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Rauwolscine

Rauwolscine is a molecule which is very similar in structure to yohimbine, and probably similar in its effects as well; may be more potent, but limited evidence exists.

Our evidence-based analysis on rauwolscine features 4 unique references to scientific papers.

Research analysis led by Kamal Patel.
All content reviewed by the Examine.com Team. Published: Jul 12, 2013
Last Updated:

Summary of Rauwolscine

Primary Information, Benefits, Effects, and Important Facts

Rauwolscine is what is known as a diastereoisomers of Yohimbine. There are 3 diastereoisomers, the other two being corynanthine and 3-epi-alpha-yohimbine. Basically, it is an alternate form of it with slightly altered properties.

It's mechanisms of action are very similar to yohimbine, as it can act as an Alpha(2)Adrenergic antagonist and thus aid in fat burning (not so much by inducing fat loss, but by alleviating pressures the body exerts to preserve fat mass; its like preventing the body from stopping the fat loss, but doesn't induce it directly). Rauwolscine shows some promise in being more effective due to higher potency on the same receptor.

It also shares the same aphrodisiac and mood-elevating effects as yohimbine, although the potency on this relative to yohimbine is not known.

Things To Know & Note

Is a Form Of

Other Functions:

Primary Function:

Also Known As

Alpha-yohimbine, isoyohimbine

Do Not Confuse With

Yohimbine

Goes Well With

  • Adrenaline increasing compounds like Caffeine

  • Rauwolscine is highly stimulatory and may also be mood-elevating.

How to Take Rauwolscine

Recommended dosage, active amounts, other details

There is insufficient information for recommending a dosage of rauwolscine, although usually the dosing of yohimbine supplementation is extrapolated onto rauwolscine.

Scientific Research on Rauwolscine

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Rauwolscine, or {3H}Rauwolscine, is a potent and selective antagonist of alpha-2 adrenergic receptors.[1] This is the same mechanism by which yohimbine acts.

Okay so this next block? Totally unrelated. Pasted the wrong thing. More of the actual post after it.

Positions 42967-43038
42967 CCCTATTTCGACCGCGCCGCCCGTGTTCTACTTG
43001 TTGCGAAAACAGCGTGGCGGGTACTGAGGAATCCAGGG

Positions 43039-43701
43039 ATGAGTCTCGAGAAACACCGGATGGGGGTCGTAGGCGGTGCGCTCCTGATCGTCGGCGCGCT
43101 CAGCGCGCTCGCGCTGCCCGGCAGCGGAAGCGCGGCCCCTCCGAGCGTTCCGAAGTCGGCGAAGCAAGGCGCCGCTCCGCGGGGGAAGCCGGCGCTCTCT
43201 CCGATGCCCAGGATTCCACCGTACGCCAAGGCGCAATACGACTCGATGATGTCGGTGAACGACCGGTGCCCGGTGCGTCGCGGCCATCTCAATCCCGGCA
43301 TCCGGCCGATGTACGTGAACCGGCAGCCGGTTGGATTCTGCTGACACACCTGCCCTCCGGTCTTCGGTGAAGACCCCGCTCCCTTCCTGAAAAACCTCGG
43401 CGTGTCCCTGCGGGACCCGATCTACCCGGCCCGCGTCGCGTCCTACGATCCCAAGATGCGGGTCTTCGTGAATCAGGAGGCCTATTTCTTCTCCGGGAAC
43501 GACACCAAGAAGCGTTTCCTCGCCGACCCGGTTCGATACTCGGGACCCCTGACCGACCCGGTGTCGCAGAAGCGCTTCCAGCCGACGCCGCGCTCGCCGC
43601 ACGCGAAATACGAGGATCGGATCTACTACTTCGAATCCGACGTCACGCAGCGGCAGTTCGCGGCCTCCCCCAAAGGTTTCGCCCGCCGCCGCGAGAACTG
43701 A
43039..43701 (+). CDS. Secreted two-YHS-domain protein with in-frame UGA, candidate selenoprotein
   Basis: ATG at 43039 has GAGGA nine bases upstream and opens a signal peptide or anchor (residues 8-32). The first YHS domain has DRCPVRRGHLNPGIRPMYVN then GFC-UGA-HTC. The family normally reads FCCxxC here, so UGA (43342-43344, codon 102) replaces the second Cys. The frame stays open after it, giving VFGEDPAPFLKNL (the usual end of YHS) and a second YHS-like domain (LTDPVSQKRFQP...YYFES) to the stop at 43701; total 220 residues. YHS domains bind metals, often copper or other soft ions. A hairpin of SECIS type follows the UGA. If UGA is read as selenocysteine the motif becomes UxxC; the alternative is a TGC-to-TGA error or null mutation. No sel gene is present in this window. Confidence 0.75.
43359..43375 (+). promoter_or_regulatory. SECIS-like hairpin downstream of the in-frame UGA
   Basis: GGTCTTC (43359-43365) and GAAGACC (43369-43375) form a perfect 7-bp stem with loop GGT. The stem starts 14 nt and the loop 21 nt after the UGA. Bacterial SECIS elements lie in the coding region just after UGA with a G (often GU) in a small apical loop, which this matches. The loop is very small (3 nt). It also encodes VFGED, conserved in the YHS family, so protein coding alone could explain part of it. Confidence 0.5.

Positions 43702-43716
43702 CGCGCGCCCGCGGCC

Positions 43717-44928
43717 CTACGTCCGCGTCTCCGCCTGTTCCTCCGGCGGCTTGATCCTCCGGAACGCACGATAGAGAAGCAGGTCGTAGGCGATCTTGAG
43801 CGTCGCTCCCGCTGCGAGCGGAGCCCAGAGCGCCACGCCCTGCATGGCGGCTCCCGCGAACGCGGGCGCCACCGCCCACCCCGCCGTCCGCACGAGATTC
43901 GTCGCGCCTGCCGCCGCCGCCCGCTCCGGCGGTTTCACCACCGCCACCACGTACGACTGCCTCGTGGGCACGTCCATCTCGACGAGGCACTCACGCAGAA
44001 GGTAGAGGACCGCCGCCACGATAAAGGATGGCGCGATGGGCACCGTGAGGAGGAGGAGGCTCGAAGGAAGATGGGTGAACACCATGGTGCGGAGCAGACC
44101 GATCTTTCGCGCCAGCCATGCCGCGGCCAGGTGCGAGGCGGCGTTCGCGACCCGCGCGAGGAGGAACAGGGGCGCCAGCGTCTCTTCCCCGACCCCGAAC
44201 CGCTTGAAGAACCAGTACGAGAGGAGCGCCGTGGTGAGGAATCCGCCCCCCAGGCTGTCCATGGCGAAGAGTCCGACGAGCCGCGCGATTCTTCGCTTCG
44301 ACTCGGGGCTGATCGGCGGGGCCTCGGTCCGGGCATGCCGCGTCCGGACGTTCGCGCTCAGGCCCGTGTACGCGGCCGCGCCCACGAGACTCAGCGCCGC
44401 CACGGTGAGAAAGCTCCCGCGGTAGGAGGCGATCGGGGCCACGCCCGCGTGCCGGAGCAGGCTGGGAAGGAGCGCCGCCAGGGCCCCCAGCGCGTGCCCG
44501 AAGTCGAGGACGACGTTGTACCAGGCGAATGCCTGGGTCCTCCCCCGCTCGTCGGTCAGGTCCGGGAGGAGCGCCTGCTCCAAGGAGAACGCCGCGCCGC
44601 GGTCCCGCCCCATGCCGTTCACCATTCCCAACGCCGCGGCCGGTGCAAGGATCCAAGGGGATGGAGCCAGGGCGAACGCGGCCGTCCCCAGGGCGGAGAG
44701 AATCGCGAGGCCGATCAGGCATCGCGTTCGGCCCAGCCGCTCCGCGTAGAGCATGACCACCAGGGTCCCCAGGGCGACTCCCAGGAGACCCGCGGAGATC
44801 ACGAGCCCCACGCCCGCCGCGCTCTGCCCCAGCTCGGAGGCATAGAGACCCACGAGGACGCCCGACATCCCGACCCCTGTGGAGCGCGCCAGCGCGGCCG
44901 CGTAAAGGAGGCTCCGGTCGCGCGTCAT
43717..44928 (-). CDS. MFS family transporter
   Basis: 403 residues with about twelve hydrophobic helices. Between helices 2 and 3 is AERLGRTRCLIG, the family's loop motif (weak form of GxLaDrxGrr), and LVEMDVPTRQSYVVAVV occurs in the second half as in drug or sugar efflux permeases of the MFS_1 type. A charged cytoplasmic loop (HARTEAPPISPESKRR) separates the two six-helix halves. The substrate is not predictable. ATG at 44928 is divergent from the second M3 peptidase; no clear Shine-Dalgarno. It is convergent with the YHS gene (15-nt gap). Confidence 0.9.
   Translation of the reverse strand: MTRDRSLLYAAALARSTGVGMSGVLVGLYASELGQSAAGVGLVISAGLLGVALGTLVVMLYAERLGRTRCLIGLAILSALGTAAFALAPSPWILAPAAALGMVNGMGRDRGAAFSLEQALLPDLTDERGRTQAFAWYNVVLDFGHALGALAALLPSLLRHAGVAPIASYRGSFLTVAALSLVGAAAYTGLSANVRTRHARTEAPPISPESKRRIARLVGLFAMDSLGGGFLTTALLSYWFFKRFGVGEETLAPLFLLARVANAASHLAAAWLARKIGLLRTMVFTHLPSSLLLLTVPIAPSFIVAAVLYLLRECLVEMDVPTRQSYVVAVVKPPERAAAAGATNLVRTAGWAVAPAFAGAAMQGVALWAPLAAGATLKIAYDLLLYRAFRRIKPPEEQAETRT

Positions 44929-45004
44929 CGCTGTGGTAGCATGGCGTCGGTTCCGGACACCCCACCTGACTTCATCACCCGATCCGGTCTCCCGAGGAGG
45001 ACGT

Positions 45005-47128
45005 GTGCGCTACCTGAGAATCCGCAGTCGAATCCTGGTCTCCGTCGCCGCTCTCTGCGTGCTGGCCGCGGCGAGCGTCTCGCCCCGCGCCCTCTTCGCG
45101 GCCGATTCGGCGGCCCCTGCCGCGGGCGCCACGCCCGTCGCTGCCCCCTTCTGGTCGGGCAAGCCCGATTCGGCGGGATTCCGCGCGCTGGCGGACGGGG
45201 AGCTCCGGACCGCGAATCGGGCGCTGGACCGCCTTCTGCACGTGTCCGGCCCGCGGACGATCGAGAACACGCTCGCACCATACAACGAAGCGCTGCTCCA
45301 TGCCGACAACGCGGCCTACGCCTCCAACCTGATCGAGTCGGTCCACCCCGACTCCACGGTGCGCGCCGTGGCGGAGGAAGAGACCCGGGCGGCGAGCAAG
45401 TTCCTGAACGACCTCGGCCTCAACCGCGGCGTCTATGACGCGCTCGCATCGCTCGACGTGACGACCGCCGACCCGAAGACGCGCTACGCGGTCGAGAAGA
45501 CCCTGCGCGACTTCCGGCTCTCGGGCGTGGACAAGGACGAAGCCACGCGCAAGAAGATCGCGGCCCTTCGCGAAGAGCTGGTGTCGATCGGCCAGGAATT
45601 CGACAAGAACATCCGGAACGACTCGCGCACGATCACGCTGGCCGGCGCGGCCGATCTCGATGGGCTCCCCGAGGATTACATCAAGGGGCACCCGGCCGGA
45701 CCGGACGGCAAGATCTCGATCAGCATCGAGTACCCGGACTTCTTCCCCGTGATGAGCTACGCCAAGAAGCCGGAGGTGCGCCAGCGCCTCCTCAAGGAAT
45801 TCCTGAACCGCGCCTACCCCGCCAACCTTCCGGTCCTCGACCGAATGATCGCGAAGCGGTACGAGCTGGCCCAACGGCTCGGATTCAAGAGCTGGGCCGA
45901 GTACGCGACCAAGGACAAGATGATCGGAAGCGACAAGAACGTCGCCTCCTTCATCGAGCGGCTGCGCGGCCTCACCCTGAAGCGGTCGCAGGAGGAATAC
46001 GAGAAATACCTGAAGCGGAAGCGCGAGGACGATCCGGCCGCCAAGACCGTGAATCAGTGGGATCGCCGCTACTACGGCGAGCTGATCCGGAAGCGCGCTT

{3H}Rauwolscine is less potent than yohimbine in protecting against adrenaline-induced blood pressure increases (both of which were less potent than corynanthine and more potent than 3-epi-alpha-yohimbine), this effect seems related to their affinity for the alpha-2 adrenoreceptor.[2]

Like yohimbine, rauwolscine is an agonist of 5-HT1a/b receptors and induce serotonin-like effects. While yohimbine has more affinity for the receptor, rauwolscine has a lower IC50 value (meaning it can saturate more receptors at the same dose) and can be seen as slightly more potent in serotonergic activity.[3][4]Rauwolscine: an antagonist radioligand for the cloned human 5-hydroxytryptamine2b (5-HT2B) receptor|published=1998 Jan|authors=Wainscott DB, Sasso DA, Kursar JD, Baez M, Lucaites VL, Nelson DL|journal=Naunyn Schmiedebergs Arch Pharmacol]

References

  1. ^ Perry BD, U'Prichard DC. (3H)rauwolscine (alpha-yohimbine): a specific antagonist radioligand for brain alpha 2-adrenergic receptors. Eur J Pharmacol. (1981)
  2. ^ Rockhold RW, Gross F. Yohimbine diastereoisomers: cardiovascular effects after central and peripheral application in the rat. Naunyn Schmiedebergs Arch Pharmacol. (1981)
  3. ^ Arthur JM, Casañas SJ, Raymond JR. Partial agonist properties of rauwolscine and yohimbine for the inhibition of adenylyl cyclase by recombinant human 5-HT1A receptors. Biochem Pharmacol. (1993)
  4. ^ [3H.